Typical CO gas production and consumption over any 24-hr period caused wide perturbations to the gas holder level..

Originally, there was no dynamic coordination between the flare valves and the mixing ratio. As a result, there were times that perturbations to the CO level caused the control system to burn off excess CO gas and feed natural gas to the kilns at the same time, This occurred in spite of availability of CO gas. Such unstable periods typically lasted for just a few minutes, but were costly to QIT, especially as the price of natural gas increased

Enter the new strategy

Solving the problem required a new strategy using feedforward control. It was applied to the QIT-Fer et Titane plant using the four-step plan as follows:

  • Understand the process and its operation – CO gas production and consumption vary considerably over short intervals (see accompanying graph). Unfortunately, this cannot be changed due to the overall plant production schedule and constraints. However, CO production and consumption can be measured and analyzed to identify the process delays caused by the distribution piping. The longer the delay, the harder it is for the control system to compensate for disturbances.
    A detailed analysis of CO gas consumption also revealed that the major and most frequent disturbances are caused by the UGS plant. Delay between this user and the holder tank is 20 seconds. The delay between the CO producers and the holder tank is only half that.

  • Understand the existing control system – When a disturbance occurred due to variations in production or consumption, the control system took action too aggressively and too late because of delays. The holder tank level controller was tuned aggressively to react quickly to disturbance, causing the manipulated variables to swing. This in turn caused simultaneous flaring of the CO gas and increase of natural gas flow to the kilns.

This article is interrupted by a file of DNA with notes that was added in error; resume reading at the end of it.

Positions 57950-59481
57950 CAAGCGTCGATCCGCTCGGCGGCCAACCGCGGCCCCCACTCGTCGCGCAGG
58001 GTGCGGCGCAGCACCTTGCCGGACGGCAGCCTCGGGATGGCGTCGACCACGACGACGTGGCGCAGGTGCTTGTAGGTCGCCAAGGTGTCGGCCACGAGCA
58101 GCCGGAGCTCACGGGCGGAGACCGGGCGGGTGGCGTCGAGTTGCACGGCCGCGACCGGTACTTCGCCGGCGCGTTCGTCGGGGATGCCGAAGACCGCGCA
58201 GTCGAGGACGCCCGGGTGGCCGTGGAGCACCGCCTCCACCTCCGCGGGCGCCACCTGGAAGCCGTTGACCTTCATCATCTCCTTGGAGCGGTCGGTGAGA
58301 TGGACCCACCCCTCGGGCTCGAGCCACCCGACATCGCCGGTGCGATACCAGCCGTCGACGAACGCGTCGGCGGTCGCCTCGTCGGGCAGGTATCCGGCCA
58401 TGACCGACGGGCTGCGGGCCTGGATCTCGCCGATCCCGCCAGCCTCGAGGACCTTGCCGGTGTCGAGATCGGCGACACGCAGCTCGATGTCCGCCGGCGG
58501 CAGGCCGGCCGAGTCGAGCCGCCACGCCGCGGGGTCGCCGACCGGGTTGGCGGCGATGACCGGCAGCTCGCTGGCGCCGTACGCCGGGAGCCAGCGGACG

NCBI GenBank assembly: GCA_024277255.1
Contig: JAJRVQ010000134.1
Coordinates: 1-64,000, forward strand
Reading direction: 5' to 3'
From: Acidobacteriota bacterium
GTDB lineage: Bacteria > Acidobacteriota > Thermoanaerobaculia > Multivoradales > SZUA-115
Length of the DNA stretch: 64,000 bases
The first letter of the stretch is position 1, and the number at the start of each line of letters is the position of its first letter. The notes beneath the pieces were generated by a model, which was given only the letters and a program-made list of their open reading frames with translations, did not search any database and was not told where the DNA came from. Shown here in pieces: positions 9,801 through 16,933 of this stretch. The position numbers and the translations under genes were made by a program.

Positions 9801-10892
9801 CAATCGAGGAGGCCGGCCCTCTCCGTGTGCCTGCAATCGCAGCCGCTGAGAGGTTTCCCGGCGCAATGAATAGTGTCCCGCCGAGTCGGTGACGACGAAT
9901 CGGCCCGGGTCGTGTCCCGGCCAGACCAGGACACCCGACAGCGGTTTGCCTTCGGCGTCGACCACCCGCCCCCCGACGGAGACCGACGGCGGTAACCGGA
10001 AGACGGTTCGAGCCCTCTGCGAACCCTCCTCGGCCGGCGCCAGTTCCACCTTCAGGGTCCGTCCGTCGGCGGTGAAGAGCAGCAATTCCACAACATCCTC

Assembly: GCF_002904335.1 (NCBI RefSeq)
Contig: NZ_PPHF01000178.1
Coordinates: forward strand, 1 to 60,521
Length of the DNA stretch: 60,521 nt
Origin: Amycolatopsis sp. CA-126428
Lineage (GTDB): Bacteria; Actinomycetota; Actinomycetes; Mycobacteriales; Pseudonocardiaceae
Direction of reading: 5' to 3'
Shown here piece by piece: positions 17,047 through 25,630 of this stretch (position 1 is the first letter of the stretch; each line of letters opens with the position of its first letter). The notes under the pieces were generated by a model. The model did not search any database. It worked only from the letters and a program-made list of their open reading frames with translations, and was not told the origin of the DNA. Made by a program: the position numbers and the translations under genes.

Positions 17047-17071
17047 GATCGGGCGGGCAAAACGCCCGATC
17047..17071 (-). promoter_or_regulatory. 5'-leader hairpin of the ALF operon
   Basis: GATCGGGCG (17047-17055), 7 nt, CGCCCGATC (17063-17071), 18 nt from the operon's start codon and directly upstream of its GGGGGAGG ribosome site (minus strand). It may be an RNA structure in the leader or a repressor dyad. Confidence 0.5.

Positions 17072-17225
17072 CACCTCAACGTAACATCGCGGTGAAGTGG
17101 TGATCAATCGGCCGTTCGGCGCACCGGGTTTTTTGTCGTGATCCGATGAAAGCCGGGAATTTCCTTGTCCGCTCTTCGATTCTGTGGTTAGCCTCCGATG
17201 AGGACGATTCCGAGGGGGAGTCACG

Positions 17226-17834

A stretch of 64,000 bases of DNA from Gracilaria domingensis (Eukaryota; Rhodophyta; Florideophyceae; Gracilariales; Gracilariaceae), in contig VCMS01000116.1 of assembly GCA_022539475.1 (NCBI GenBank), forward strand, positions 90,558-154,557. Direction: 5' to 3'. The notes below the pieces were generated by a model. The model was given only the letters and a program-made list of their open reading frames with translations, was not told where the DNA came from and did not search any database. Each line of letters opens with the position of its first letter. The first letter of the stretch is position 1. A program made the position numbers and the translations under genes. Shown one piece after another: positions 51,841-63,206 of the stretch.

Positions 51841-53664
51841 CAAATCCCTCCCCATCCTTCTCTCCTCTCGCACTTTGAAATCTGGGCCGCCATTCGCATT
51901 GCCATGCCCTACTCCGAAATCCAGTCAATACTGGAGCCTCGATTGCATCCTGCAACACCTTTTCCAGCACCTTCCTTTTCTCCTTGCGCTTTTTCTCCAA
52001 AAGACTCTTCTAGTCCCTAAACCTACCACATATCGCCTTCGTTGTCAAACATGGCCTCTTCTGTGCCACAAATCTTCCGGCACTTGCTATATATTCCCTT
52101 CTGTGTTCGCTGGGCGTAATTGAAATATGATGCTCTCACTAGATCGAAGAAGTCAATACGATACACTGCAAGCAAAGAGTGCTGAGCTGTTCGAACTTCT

• Define proper control objectives and manipulated variables – The new control strategy has the same manipulated variables but different objectives. They include maintaining the gas holder level in a certain range and coordinating flares and the mixing ratio to prevent flaring when natural gas is being fed to the kiln (and vice versa).
    In the old control strategy, tight level control was the only objective. In the new control strategy, ‘smoothness’ is included in the controller’s objectives to reduce the manipulated variable swings. An economic objective was also introduced. This important objective is too often forgotten or not well defined and applied in industrial applications.
    The new control system also takes advantage of certain measurements of CO production and consumption that were being collected for other purposes but not being used by the old control strategy. No additional instrumentation was required. This demonstrates the importance of carefully evaluating the controller’s information requirements to avoid unneeded new instrument purchases.